Why? Well take watermelon. It is a high GI food but eating it actually has a negligible effect on glucose levels – even in large quantities.

Watermelon may have a high GI, but compared to other carb foods you might eat, it doesn’t have as much carbohydrate because it is mainly water.

Hi GI or not???

There is a small amount of carbohydrate in watermelon. This amount is processed into glucose very quickly making it a high-GI food, but because there is so little of it, it just doesn’t have much of an effect on your blood glucose levels, so in terms of impact, it is very low. This impact of the amount of carbs in a food is called the ‘Glycaemic Load’.

This is an important point – it is the amount of carbohydrate in a food that matters, not just the speed at which it is processed into glucose. We know that all carbs are turned into glucose – so it follows that the more carbs in a food, the more glucose that will be produced from it. Again this by itself is not  clear guide – what is needed is a method that takes into account the amount of carbs in a food and the speed at which those carbs are metabolised into glucose by our body. This measure is the Glycaemic Load (GL) which considers the amount of carbohydrate in a food as well as its GI. Both of these factors acting together determine the blood glucose response from any food.

To work out glycaemic load (GL), multiply the GI x the grams of carbohydrate, then divide by 100.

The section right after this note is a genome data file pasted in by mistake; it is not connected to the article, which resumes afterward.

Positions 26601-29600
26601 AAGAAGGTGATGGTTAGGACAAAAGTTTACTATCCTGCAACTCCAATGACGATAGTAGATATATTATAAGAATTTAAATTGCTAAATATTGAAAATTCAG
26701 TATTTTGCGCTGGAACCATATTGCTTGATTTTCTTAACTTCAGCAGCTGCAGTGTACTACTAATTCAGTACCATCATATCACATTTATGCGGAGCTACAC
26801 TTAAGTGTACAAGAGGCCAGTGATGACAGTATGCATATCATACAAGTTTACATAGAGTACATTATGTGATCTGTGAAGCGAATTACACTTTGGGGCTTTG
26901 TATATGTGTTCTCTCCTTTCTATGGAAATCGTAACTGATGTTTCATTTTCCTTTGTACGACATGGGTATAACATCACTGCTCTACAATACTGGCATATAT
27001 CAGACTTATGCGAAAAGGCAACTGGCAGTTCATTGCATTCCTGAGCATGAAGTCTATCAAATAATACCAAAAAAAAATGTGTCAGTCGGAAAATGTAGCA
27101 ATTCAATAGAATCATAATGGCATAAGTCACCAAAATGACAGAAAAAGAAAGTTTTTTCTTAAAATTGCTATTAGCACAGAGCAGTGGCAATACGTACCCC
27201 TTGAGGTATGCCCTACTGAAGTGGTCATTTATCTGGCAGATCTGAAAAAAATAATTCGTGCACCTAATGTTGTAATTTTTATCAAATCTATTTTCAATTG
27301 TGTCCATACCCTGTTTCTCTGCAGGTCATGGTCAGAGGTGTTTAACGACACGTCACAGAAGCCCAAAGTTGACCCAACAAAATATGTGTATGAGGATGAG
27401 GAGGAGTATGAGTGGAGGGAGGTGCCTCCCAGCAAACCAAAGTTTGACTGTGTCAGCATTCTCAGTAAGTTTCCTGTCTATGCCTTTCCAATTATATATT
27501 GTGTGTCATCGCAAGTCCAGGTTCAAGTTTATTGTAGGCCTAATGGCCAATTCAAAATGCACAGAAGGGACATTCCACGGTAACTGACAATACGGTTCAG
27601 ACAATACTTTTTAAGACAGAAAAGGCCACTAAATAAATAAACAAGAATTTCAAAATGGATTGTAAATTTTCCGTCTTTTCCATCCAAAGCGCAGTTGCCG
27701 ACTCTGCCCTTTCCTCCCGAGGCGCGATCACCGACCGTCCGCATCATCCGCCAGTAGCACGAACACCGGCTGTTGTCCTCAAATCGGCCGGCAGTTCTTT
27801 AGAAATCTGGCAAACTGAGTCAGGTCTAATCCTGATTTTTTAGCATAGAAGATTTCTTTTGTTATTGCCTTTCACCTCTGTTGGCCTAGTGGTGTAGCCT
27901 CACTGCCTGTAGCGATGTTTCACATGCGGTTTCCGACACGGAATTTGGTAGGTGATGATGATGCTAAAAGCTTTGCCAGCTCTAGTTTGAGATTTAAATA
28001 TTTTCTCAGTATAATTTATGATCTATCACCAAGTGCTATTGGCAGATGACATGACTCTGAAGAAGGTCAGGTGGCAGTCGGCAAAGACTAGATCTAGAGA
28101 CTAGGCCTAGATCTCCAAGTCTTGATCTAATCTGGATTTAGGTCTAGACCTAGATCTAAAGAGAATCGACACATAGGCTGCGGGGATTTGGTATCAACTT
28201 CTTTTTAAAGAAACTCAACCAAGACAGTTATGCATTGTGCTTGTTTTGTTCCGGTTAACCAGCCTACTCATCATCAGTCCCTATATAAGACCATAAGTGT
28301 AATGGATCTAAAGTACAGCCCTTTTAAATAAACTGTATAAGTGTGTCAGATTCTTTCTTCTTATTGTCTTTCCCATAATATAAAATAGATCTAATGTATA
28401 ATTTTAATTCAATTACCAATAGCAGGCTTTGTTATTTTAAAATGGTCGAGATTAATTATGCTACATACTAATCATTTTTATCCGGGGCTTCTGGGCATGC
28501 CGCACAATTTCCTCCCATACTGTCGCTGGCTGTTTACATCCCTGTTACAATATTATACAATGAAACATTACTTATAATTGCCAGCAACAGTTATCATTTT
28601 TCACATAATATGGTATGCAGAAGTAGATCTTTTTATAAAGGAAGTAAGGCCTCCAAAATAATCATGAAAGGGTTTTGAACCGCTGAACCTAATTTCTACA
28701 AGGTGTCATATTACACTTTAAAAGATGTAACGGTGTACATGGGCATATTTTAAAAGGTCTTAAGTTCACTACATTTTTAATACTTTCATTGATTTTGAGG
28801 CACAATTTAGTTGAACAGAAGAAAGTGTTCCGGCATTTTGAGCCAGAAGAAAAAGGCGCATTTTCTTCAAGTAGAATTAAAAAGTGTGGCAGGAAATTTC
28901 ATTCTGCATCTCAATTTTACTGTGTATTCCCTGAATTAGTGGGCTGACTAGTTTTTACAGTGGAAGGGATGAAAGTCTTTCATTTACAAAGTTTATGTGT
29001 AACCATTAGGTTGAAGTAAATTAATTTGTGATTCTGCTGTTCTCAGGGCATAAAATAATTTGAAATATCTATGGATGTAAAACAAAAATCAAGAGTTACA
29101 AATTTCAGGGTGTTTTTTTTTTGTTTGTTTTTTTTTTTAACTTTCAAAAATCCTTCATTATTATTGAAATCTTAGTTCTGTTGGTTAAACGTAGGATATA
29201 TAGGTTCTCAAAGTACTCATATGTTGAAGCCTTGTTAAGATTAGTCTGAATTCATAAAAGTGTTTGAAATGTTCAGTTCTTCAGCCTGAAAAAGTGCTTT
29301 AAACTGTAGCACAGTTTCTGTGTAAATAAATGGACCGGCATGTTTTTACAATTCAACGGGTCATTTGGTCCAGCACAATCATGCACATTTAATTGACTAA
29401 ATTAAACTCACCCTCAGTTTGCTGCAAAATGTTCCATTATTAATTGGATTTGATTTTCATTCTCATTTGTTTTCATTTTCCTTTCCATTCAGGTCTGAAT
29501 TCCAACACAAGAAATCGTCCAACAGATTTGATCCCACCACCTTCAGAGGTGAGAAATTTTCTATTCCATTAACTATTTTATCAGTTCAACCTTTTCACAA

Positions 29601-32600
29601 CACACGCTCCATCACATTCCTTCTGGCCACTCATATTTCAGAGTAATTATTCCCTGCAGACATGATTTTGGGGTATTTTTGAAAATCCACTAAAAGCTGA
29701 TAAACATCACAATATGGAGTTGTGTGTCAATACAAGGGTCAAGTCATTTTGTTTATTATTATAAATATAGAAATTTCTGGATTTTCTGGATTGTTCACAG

For example:

  • 1 cup of watermelon: (GI of 72 x 9 grams carb) / 100 = 6.5.
  • 1 cup of sweetcorn (GI of 37 x 32 grams carb) / 100 = 11.8.

Your body’s glucose response to the same amount of these 2 foods will be quite different because the amount of carb present in each. The differing amount of carbohydrate affects the glycaemic load. Portion size is another way to affect the glycaemic load of a food. For example, one cup of sweetcorn has a GL of 11.8 but half a cup only has a GL of 5.9.

What this shows is that using the GI by itself is okay as a rough rule of thumb, but it does not give you the full story. You need to also take into account the amount of carbohydrate in the food you are eating.  For this reason, the GI is most useful when choosing between foods with a high percentage of carbohydrate and but becomes fairly irrelevant when foods contain a low percentage of carbohydrate.

However the carb content should be taken one step further – the amount of carbs in a food that comes from fibre also affects your body’s speed of metabolising carbs to glucose. The Atkins people introduced the idea of ‘Nett’ carbs years ago and this was arrived at by subtracting the amount of fibre in a food from its total carb count. The remaining amount is the ‘Nett’ carbs and you apply the GL to this.

This is important because foods with a high carb% that also contain a high fibre % will convert to glucose to more slowly than high carb / low fibre foods. This also highlights that when a food has a low GI it does not mean you can eat huge volumes of it.

Bottomline – fibre counts – big time! And fibre comes from lightly to unprocessed foods, not factory processed ones.

So when considering a low- or high-GI food we need to also take into account how much carbohydrate a food contains and how much of that is fibre.

Bread, rice, pasta and cereals are mainly carbohydrate so choosing low-GI varieties makes a difference – but only if they are high fibre varieties.